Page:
Preparation for the Bio SAT II.
The tip of the stamen that contains pollen.
Undifferentiated tissue that exhibits growth, usually in buds, shoots, and root tips.
Plant hormones that promote cell elongation and influence fruit development.
A roughly spherical underground structure containing several buds that can give rise to new plants.
Also the phellogen, this lateral meristem grows the plant epidermis outwards.
A waxy covering on the surface of stems and leaves that acts as an adaptation to prevent desiccation in terrestrial plants.
A hormone that stimulates fruits to ripen, leaves to fall, buds and seeds to end dormancy, and horizontal root or stem growth.
The stalk of a stamen.
The gamete-producing haploid phase in the life cycle of a plant having alternation of generations.
A hormone that causes growth in roots and stems while encouraging germination of seeds and buds.
A stack of thylakoids in a chloroplast.
The two cells that flank all stomata and regulate the opening and closing of the pores.
A hormone that encourages growth and the development of chloroplasts, fruits, and flowers. Additionally, it delays senescenes.
The tissue of a leaf between the upper and lower epidermis specialized for photosynthesis.
A symbiotic relationship where a fungus binds to a plant root and helps the plant absorb water and minerals better, while the fungus receives more carbohydrates.
The upper layer of the mesophyll, in which cells are tightly packed and their chloroplasts arranged in vertical columns.
The stalk of a flower.
Built up by cork cambium, this is the outermost layer of bark.
Living vascular tissue that distributes the products of photosynthesis. They have sieve elements that are controlled by companion cells.
The ovule-producing female part of the flower. It contains the stigma, the style, and the ovary.
A soft spongelike central cylinder of the stems of most flowering plants, made up of parenchyma cells.
The enlarged tip of a stem that bears the floral parts.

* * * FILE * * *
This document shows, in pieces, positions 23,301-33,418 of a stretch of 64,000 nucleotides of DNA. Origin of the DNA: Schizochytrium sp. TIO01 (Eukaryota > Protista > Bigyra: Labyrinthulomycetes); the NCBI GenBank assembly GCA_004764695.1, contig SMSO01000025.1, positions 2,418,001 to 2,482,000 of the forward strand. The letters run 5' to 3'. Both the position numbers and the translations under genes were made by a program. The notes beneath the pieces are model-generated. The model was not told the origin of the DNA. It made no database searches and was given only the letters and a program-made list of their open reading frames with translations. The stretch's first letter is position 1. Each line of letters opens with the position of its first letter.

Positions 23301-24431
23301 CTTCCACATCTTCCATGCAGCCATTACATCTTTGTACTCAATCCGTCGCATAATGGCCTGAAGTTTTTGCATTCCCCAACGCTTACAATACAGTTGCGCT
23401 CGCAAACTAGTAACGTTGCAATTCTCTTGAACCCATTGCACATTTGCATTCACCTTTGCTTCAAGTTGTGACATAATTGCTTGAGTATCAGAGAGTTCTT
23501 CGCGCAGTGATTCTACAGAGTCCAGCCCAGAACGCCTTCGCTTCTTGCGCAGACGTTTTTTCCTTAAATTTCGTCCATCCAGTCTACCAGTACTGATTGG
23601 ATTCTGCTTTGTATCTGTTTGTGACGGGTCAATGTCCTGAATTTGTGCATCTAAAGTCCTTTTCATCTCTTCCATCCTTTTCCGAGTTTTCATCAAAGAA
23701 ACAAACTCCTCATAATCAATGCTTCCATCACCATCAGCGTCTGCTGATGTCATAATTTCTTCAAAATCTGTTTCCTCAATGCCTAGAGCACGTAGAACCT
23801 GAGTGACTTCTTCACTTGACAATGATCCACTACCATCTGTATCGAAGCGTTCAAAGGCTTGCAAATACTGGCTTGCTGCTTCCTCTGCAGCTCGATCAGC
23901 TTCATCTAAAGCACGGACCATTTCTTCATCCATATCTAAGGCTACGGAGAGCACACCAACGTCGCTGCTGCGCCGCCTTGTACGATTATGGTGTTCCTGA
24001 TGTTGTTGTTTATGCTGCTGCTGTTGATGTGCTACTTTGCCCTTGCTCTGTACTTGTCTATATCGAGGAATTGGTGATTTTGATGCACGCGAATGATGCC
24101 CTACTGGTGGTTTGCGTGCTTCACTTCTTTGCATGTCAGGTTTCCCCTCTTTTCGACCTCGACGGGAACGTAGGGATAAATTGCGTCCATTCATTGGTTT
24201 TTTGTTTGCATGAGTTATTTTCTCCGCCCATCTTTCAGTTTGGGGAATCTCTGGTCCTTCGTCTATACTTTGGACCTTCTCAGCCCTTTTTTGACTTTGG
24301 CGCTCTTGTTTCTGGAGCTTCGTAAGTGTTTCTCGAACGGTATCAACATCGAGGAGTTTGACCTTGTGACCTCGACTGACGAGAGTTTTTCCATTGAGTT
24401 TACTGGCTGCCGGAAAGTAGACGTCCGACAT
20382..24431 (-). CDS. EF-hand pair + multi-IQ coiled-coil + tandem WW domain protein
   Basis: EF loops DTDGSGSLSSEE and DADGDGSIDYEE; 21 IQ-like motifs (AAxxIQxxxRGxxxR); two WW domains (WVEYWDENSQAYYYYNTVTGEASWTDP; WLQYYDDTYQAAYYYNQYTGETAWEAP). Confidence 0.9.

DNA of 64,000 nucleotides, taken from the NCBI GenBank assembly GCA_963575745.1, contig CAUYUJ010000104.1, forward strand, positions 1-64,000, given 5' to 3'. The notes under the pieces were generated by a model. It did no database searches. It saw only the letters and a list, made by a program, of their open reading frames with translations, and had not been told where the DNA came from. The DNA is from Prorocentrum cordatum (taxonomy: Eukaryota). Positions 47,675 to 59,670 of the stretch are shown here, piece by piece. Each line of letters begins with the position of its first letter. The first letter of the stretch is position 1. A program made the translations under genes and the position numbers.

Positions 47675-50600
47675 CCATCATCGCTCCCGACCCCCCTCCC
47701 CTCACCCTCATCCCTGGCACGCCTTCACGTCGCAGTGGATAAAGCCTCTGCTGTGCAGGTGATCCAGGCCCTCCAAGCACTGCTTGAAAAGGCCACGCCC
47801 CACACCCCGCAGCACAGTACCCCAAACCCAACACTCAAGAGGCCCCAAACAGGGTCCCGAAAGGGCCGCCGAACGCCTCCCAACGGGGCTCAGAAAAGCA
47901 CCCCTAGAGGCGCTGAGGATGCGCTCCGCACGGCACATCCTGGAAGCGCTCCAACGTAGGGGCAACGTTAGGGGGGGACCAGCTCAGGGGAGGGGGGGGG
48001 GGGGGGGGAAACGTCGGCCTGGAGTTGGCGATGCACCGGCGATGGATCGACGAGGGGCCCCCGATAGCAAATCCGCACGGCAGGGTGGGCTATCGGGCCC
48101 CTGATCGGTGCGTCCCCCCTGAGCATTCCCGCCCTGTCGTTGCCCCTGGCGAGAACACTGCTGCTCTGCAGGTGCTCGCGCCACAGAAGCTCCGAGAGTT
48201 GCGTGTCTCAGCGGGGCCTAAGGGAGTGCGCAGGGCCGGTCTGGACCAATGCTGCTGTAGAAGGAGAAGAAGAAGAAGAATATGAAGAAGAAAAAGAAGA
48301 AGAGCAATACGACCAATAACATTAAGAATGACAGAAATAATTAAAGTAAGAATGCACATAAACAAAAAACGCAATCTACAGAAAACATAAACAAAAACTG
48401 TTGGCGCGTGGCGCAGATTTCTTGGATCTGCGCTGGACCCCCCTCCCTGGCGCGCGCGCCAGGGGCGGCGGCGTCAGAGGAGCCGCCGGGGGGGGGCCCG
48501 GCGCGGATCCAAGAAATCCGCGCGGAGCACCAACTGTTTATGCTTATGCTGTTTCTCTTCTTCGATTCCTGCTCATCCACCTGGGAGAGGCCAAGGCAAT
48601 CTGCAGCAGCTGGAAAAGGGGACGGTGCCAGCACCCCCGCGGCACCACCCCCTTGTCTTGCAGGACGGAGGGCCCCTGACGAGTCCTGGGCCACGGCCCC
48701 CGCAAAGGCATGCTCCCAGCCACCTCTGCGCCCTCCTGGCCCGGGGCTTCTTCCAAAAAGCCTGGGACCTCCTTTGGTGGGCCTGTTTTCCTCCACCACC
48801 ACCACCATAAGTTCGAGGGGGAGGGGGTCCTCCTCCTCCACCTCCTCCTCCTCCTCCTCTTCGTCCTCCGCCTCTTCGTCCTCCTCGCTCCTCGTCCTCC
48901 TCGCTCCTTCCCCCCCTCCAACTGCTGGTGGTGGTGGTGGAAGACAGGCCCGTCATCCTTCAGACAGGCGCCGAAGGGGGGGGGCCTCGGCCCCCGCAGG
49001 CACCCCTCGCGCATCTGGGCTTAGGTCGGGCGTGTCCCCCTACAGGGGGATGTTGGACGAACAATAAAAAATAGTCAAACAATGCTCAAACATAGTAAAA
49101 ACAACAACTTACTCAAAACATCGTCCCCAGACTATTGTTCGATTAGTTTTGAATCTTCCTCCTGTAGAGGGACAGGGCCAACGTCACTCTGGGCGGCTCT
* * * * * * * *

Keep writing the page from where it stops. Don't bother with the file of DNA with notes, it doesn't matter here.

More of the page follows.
Also the rhizoid, these tubular outgrowths in the mature region of the root help the plant absorb more water and nutrients.
A horizontal stem that extends outwards from the main plant. Nodes located at intervals can give rise to new plants.
The aging of plant parts.
Leaves that protect buds and lie under flowers when they bloom.
The lower layer of the mesophyll which is less ordered and more diffuse, allowing a greater exchange of gasses.
The spore-producing diploid phase in the life cycle of a plant having alternation of generations.
The pollen-producing male part of the flower. It contains the anther and the filament.
The apical end of the style where deposited pollen enters the pistil.
Pores on the bottom of leaves used for gas exchange.
A pillar-like conduit allowing the pollen to grow to the egg cell and deliver the sperm.
A flattened membrane sac inside the chloroplast, used to convert light energy into chemical energy.
A fleshy underground stem or root serving for asexual reproduction and food storage.
This lateral meristem grows xylem inwards and phloem outwards.
A "pipeline" of dead cells arranged end-on-end for water and mineral transport. In some seed plants, they are specialized into tracheids and vessel elements. These also serve structural purposes.